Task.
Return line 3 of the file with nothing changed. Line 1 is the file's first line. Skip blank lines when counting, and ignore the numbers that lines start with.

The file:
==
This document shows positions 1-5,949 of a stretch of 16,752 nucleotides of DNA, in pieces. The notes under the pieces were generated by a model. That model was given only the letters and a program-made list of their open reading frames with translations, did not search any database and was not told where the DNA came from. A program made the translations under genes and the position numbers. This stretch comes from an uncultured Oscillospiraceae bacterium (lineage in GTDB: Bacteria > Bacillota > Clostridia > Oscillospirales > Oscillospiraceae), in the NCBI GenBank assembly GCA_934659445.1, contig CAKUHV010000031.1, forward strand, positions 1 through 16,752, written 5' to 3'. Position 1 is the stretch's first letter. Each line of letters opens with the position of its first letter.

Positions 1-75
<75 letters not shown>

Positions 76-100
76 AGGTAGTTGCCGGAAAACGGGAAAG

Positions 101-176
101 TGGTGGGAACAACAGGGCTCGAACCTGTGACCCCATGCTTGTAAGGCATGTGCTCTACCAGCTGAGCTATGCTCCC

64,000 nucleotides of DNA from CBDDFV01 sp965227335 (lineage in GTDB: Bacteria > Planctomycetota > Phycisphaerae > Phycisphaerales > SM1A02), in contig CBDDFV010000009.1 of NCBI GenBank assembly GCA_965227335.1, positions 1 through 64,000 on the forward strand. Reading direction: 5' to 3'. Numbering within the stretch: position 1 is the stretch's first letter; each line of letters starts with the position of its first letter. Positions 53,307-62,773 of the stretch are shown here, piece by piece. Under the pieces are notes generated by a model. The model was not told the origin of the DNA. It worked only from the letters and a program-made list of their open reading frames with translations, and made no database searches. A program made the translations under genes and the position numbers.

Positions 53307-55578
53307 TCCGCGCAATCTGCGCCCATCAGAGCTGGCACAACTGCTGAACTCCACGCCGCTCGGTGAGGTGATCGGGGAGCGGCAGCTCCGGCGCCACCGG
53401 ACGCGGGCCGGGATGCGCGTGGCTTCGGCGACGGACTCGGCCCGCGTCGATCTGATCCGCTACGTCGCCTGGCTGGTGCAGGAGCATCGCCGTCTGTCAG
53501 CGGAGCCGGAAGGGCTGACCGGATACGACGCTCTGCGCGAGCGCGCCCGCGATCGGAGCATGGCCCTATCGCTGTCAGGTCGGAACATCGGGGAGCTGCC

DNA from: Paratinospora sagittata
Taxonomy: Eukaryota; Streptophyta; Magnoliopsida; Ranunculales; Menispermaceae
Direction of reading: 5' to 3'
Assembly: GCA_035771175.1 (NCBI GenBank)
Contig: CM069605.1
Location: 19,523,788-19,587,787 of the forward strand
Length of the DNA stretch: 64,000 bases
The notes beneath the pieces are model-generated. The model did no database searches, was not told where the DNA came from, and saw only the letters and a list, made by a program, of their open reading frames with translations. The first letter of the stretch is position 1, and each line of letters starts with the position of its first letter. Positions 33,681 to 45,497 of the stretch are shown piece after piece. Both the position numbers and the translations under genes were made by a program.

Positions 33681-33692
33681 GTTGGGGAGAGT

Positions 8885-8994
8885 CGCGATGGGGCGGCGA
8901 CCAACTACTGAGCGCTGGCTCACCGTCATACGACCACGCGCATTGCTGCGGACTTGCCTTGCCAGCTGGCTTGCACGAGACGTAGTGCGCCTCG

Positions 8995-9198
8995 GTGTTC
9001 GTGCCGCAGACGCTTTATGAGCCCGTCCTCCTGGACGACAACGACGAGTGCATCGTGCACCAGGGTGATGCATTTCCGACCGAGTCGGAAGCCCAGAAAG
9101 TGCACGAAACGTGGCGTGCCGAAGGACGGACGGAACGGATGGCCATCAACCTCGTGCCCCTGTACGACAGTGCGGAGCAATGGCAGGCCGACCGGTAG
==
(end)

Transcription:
<75 letters not shown>